I awoke tentatively.
Would the Walkmobile start or would we be greeted by silence?
I got Bobby up and noticed Rinku was already awake.
I was still upstairs when I heard the Walkmobile roar into life and breathed a sigh of relief.
Bobby started on his way passing the Buddhist Monastery where we would have stayed.
A little further along it was time for Rinku to go and she left in the car which had been slowly following.
Our route over the next few days would take us through the Pench National Park and Bhander Range Forest, not to mention a tiger reserve.
Tonight though, I had planned to stop just short of the main forest.
Bobby walked past a military base and we stopped for a rest in the village of Kamptee.
After resting, Bobby pushed on and we approached a very common roadside sign which rad ‘ Caution – Accident Prone Spot’. Ironically, in front of it lay the wreckage of an overturned truck!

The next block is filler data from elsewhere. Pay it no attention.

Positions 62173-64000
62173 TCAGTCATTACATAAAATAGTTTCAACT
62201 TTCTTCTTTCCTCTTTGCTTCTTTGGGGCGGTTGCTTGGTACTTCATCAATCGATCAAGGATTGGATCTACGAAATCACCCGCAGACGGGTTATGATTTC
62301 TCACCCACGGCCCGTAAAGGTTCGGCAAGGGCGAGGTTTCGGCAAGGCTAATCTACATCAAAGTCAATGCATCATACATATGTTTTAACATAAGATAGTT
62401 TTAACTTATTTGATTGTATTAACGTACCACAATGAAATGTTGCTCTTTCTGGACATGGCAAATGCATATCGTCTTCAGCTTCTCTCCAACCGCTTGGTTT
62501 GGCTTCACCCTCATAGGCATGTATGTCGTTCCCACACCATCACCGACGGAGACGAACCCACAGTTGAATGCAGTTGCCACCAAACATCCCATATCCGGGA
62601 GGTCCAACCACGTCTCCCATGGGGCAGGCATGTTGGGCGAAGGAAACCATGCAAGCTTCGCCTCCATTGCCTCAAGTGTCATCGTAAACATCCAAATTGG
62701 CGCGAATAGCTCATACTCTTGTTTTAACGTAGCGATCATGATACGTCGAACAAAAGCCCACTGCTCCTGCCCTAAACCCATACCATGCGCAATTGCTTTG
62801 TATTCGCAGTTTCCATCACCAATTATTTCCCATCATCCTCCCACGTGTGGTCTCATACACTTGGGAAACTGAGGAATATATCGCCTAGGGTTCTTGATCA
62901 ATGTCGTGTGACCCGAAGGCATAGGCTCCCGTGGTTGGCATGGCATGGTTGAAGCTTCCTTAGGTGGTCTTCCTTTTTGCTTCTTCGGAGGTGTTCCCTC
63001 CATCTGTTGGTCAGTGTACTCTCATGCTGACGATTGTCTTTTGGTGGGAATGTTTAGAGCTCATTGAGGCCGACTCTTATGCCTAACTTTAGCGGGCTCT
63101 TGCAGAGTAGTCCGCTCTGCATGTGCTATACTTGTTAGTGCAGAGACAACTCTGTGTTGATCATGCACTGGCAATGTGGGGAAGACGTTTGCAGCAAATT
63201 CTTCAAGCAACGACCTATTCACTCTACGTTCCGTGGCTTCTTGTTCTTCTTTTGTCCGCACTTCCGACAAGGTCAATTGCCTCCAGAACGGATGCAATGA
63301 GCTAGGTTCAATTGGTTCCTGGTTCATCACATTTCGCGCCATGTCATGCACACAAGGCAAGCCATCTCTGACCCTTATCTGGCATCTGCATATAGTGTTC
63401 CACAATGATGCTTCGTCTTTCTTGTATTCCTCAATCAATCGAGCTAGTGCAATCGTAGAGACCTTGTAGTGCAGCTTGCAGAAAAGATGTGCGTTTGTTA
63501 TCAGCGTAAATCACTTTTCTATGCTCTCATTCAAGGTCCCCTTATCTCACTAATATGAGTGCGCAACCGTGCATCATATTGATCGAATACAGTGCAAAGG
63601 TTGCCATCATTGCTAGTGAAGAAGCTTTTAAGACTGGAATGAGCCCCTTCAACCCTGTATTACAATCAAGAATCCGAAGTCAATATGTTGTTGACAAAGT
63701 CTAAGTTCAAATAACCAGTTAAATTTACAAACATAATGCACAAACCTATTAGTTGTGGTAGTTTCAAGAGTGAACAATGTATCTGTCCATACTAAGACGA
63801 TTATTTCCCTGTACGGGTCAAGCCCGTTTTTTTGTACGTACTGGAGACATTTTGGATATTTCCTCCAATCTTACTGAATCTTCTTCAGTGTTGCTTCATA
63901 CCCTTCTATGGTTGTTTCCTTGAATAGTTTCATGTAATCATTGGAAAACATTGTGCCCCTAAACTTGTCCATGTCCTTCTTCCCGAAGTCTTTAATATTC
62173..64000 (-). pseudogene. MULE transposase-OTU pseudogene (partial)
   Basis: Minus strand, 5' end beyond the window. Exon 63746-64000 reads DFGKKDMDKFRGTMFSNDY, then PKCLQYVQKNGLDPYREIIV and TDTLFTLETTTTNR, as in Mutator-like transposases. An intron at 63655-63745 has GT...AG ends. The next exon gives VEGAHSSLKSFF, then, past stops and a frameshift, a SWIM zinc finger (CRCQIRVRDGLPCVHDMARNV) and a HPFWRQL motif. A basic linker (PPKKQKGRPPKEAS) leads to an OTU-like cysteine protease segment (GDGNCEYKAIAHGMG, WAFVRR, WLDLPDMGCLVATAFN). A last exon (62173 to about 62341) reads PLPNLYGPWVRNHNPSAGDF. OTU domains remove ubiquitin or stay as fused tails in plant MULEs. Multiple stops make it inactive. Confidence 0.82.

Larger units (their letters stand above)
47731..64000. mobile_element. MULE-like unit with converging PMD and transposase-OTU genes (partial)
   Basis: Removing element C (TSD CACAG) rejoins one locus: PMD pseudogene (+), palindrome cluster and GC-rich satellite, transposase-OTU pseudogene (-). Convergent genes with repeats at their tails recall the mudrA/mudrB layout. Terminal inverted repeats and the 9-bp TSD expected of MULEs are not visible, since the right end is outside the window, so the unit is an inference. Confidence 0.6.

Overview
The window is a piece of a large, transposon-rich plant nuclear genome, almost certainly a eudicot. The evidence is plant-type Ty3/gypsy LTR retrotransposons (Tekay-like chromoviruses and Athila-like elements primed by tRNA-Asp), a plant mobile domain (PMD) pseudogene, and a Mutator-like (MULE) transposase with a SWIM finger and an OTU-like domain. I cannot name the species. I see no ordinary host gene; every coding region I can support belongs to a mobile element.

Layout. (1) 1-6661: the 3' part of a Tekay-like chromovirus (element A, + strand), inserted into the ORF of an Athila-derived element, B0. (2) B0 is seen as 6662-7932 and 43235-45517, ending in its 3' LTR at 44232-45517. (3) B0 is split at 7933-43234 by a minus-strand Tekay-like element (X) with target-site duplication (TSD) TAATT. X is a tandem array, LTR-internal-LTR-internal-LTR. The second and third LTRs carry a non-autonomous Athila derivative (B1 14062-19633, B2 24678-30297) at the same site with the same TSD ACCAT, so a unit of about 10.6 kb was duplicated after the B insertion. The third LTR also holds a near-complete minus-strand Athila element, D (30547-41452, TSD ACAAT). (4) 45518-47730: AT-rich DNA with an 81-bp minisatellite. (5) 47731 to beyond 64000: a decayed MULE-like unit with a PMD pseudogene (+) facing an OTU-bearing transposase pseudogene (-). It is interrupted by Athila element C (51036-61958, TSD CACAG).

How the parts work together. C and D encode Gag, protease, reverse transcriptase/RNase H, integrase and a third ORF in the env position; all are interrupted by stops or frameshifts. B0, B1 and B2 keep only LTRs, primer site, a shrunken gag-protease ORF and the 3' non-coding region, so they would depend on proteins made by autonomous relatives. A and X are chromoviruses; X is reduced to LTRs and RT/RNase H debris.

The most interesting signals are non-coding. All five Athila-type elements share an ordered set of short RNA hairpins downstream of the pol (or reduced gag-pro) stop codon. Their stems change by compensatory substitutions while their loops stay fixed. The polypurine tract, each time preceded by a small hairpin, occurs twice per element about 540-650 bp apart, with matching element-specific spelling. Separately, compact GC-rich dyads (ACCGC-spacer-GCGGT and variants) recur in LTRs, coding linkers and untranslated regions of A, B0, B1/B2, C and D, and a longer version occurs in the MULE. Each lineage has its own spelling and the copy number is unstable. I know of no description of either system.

It was a very hot day and we both desperately needed to cool off.
I had researched there was an ashram on the way but when we arrived there it was locked. I knocked on the doors for what seemed like and eternity and eventually someone opened a small flap in the gate.
I managed to persuade them to let Bobby have a shower but they said only he could as it was their prayer time.
For some reason the inverter in the front cab kept sounding an alarm stating that the spare battery charge was running low and eventually we decided to turn off the internal power to allow it to charge again. This meant I could do no work.
We spotted a backpacker who we invited in and offered lunch.
He was Yaroslav Shapovalov from Russia and he had been hitchhiking across India from the West to East.
We had a long and interesting chat before he said goodbye and went on his way with a full tummy.
We stopped for the night just before the village of Amadi and were visited by some Saksham’s (members from Saksham) in the evening.
Although hot, it had been a good walking day.
I went to sleep dreaming of backpacking around the world.